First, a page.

Optical sensor to detect vitamin B12 deficiency

Wednesday, 19 October, 2016

University of Adelaide researchers have developed what is claimed to be a world-first optical sensor that can detect vitamin B12 in diluted human blood. The sensor’s development marks the first demonstration of vitamin B12 being measured in human blood serum without the need for a full laboratory test.

Presented at the inaugural SPIE BioPhotonics Australasia conference, the sensor uses an optical measuring technique called Raman spectroscopy, which produces a unique optical fingerprint of a target molecule — in this case, vitamin B12. The measurement takes less than a minute and requires minimal preparation.

Researchers believe the sensor could lead to the development of a low-cost, portable, broad-scale test for vitamin B12 deficiency. Dr Georgios Tsiminis, a research fellow at the University of Adelaide, noted, “Vitamin B12 deficiency has been shown to be a potential modifiable risk factor for dementia and Alzheimer’s disease and is associated with cognitive decline.”

Dr Tsiminis said the sensor could thus work as “an early first step towards a point-of-care solution for measuring and tracking B12 in healthy ageing adults. This would allow doctors to monitor B12 levels and intervene as soon as B12 deficiency was detected.”

This would provide a stark contrast to current methods, he added, in which “time and cost limitations currently mean that regular and frequent B12 measurements are not being carried out”. It would also enable tracking in high-risk patients and early intervention, topping up vitamin B12 levels when low.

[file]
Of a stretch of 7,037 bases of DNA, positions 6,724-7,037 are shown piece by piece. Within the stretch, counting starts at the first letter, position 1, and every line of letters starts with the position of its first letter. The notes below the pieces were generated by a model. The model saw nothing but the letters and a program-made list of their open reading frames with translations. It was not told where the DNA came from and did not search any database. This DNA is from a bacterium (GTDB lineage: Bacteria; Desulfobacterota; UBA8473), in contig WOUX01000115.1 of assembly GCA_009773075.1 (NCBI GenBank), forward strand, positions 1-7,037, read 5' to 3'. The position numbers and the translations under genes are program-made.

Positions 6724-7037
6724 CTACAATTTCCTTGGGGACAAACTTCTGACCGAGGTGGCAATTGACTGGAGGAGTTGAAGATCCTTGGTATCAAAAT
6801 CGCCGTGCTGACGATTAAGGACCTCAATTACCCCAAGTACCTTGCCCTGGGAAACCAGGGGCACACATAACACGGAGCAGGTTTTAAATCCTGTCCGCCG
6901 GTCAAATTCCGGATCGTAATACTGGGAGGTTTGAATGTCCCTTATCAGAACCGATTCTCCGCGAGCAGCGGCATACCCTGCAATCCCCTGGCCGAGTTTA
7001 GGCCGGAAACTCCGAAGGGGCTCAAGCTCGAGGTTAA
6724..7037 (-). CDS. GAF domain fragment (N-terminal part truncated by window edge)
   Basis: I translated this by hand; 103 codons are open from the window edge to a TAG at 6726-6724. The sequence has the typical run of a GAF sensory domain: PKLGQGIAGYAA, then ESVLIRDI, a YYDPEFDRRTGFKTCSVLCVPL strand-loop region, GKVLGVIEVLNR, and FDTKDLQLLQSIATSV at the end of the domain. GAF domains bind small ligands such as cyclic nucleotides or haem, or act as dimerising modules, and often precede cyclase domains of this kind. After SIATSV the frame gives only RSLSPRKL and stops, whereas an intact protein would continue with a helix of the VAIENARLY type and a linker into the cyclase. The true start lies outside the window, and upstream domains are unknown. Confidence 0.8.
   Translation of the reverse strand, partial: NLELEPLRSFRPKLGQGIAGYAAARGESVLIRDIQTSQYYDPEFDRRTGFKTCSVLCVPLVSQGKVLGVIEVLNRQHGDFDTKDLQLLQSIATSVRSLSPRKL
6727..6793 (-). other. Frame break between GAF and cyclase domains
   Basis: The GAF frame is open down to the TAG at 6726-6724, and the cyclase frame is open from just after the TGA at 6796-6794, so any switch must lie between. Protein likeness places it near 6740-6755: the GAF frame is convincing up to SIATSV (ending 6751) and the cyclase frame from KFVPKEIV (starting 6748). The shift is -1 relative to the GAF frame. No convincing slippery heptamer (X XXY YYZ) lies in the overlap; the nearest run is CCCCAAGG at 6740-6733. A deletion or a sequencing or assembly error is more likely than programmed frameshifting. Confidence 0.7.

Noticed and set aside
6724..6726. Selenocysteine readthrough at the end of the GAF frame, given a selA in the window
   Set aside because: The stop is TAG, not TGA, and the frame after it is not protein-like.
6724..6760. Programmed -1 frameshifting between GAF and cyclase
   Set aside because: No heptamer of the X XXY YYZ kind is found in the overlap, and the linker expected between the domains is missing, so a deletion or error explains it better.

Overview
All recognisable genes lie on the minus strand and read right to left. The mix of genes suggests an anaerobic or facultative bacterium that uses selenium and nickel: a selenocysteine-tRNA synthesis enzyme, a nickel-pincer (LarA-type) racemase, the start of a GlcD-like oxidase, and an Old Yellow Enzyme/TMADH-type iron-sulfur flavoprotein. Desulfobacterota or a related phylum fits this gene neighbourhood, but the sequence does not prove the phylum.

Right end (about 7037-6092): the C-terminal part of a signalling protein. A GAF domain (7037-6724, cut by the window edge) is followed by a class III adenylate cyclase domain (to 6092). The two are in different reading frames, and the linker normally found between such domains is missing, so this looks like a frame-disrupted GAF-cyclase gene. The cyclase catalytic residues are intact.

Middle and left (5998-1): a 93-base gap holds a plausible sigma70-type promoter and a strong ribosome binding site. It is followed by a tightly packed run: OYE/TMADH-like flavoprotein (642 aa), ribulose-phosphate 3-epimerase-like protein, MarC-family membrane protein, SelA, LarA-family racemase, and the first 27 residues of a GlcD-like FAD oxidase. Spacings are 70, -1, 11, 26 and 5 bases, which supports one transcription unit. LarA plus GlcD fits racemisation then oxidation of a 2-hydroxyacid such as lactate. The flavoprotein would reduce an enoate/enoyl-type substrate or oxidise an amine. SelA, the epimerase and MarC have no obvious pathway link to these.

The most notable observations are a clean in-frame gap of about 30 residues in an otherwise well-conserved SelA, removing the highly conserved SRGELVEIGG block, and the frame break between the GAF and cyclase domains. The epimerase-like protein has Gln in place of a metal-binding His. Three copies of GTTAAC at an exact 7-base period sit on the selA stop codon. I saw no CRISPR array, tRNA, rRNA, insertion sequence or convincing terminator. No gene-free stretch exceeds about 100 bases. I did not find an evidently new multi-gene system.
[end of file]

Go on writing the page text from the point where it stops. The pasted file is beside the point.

“Having such a device could make this testing routine, potentially having a real impact on dementia and Alzheimer’s disease,” Dr Tsiminis said.

While the sensor cannot yet aid in diagnosing B12 deficiency in a general practice setting, Dr Tsiminis said its use “is the first time a rapid technique based on optical spectroscopy has been shown to be able to detect vitamin B12 in human blood serum. We believe this is a very promising first step towards achieving this goal.

“Our method provides a realistic basis for a system that is portable, cost-effective and affords rapid results, along the lines of the pin-prick test for diabetes,” he said.

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